Shalini Nataraj, Global Fund’s Vice-President Of Programs reflects on her recent experience at the historic AWID Forum that brought together several constituents of our network – donors, grantees, board and advisors.
Last month a team of us from the Global Fund participated in the largest gathering of women rights activists, women’s organizations, academics, donors and opinion leaders - the triennial Association of Women’s Rights In Development Forum, “The Power of Movements”, in Cape Town, South Africa. It has been really exciting and interesting to come to South Africa at this time – with Obama as President-elect and South African politics posing severe difficulties to the women’s movement here if Jacob Zuma, President of the African National Congress, is elected President.
To be in a place where the indefatigable spirit of resistance to brutal oppression finally triumphed, was a tremendously moving experience for most of us who were visiting this country for the first time. However, the loss of the iconic Miriam Makeba, who helped bring the South African struggle to the world stage with her music, was deeply felt, and one of the highlights of the AWID experience was an impromptu memorial to her legacy. Another highlight that vividly illustrated the power of women coming together, was a march of women from all over the world with their South African sisters, to demand an end to violence against women in South Africa. Perhaps the most interesting development of all might be the catalyzing of the idea of a women’s party in South Africa to implement a feminist alternative to the failing, scandle-ridden political system in that country.
The AWID forum was also a vital opportunity for us to meet face-to-face with local grantees and other members of our network. Together with some of my colleagues, I visited grantees in Johannesburg before arriving in Cape Town, where we had pre-forum discussions and consultations on a range of issues such as feminist leadership with our grantee partners and peer organizations. On the eve of the forum, we celebrated the anniversaries of several women’s funds at a grand reception held at the African Gold Museum. The event, with amazing music and great food, was attended by over 250 people including all 28 women’s funds of the world, and Lynn Brown, the Mayor of Cape Town.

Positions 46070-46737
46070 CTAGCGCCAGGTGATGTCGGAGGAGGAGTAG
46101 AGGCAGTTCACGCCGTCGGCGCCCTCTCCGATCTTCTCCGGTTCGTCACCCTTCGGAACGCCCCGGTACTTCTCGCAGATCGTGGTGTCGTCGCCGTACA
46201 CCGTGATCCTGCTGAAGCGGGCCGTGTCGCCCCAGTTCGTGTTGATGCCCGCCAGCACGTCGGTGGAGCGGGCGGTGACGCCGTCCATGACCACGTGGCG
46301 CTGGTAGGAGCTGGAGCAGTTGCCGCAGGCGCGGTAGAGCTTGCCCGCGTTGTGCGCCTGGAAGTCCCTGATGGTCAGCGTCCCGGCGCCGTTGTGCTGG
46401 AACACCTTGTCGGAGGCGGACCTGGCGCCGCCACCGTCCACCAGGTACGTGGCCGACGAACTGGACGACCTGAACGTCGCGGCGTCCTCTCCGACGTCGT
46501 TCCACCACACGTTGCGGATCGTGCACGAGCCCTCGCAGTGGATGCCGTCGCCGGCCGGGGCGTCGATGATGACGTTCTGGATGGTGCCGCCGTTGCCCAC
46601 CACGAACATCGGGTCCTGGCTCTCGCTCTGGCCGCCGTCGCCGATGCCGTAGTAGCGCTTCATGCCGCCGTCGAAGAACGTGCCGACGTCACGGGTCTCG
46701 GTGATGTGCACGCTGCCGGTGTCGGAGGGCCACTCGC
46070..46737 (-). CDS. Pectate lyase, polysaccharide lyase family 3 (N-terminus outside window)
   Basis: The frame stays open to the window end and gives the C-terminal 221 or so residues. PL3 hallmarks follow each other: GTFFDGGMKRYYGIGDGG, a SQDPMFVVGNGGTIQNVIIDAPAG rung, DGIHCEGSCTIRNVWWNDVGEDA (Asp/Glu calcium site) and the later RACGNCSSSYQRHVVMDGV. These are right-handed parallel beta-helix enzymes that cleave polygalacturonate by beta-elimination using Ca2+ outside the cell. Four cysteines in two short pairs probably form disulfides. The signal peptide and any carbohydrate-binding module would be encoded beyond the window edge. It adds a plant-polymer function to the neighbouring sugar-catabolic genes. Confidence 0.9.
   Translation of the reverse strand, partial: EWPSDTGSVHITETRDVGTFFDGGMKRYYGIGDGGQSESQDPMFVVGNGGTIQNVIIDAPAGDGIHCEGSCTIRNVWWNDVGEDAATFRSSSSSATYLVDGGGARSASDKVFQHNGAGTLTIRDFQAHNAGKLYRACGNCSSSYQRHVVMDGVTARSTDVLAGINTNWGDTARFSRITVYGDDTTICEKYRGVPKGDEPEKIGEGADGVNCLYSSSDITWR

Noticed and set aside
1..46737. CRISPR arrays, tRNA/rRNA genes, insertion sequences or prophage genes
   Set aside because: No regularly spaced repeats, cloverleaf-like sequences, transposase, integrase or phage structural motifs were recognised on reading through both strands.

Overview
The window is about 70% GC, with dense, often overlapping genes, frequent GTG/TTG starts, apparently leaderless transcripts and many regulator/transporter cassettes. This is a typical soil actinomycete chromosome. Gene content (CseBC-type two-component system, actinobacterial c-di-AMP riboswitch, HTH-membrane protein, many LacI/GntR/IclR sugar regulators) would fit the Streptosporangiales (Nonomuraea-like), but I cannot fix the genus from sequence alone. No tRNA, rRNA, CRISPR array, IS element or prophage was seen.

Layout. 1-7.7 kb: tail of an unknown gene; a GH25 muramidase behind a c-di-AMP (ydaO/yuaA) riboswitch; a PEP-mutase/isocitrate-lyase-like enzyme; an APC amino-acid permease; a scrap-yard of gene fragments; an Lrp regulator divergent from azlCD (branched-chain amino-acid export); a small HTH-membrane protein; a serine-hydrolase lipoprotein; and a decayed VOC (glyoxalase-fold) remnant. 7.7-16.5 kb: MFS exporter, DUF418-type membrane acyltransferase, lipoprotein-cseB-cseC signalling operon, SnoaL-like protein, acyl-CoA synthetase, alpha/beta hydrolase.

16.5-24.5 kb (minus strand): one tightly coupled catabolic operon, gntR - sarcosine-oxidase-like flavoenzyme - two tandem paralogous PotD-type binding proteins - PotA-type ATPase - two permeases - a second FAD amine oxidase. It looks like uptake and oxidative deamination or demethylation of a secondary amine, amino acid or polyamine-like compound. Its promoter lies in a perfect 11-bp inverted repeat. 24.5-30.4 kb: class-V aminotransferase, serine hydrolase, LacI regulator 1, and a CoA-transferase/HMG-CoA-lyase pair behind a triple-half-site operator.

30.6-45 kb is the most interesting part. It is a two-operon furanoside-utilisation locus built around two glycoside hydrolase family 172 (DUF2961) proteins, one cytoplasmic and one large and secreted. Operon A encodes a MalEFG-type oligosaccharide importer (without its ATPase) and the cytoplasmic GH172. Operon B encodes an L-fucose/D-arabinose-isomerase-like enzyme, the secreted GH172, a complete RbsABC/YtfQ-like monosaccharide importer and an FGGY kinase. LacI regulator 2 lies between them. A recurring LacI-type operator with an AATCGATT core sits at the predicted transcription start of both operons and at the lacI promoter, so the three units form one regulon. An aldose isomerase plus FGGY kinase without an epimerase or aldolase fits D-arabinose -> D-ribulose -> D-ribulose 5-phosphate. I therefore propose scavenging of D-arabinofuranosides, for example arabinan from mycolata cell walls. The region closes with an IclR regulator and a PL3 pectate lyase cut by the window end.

The AWID Forum brought together over 2,000 women. A well organized forum, it was however overwhelming to wrap one’s head around information from a plethora of panels on every conceivable subject related to women’s issues and rights.
The most valuable and energizing part of the conference was the networking, meeting with grantees and peer women’s rights organizations that were only names in e-mails before, and catching up with others we know well to catch up and share where we are with our organizations’ evolution. To know that the Global Fund for Women has played such a big role in the lives of so many women and organizations to find solidarity and build collective action through the forum, is truly gratifying.
After the conference, together with Muadi Mukenge, Regional Director for Sub-Saharan Africa, I traveled to Zimbabwe. We felt that it was very important to show solidarity with our sisters in Zimbabwe who are facing unimaginable challenges that threaten to completely undo every gain for women’s rights since Zimbabwe’s independence. We had an amazingly inspiring visit with the Girl Child Network, where the intelligence and courage of the young girls who are members of GCN’s girl’s clubs left us filled with hope for the future of the country. We also met a range of grantees who attended a day-long meeting to share challenges, opportunities and strategies to deal with the continuing and new threats to women’s rights.
In the coming weeks, we will continue to update you through our web site with the strategies and plans of actions that emerge from GFW’s participation in this ground-breaking gathering of women’s rights activists and supporters. The input we have received and the information we have gathered during the Forum and in our meetings with grantees will shape how we do our grantmaking not just for the rest of this year but for the implementation of our new strategic plan over the next few years. We look forward to sharing what we’ve learned with all of you.
Vice-President of Programs
Photos Courtesy: Rucha Tadwalkar